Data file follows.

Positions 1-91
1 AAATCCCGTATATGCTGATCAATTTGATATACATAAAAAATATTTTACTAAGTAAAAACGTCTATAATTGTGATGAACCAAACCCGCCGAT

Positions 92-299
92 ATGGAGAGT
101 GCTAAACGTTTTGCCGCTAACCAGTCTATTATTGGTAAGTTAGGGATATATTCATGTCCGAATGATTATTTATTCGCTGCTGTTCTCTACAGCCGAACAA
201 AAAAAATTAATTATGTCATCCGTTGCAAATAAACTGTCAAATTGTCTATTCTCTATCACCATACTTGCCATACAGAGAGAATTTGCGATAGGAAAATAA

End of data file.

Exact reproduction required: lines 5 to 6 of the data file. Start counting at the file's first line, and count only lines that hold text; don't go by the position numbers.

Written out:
101 GCTAAACGTTTTGCCGCTAACCAGTCTATTATTGGTAAGTTAGGGATATATTCATGTCCGAATGATTATTTATTCGCTGCTGTTCTCTACAGCCGAACAA
201 AAAAAATTAATTATGTCATCCGTTGCAAATAAACTGTCAAATTGTCTATTCTCTATCACCATACTTGCCATACAGAGAGAATTTGCGATAGGAAAATAA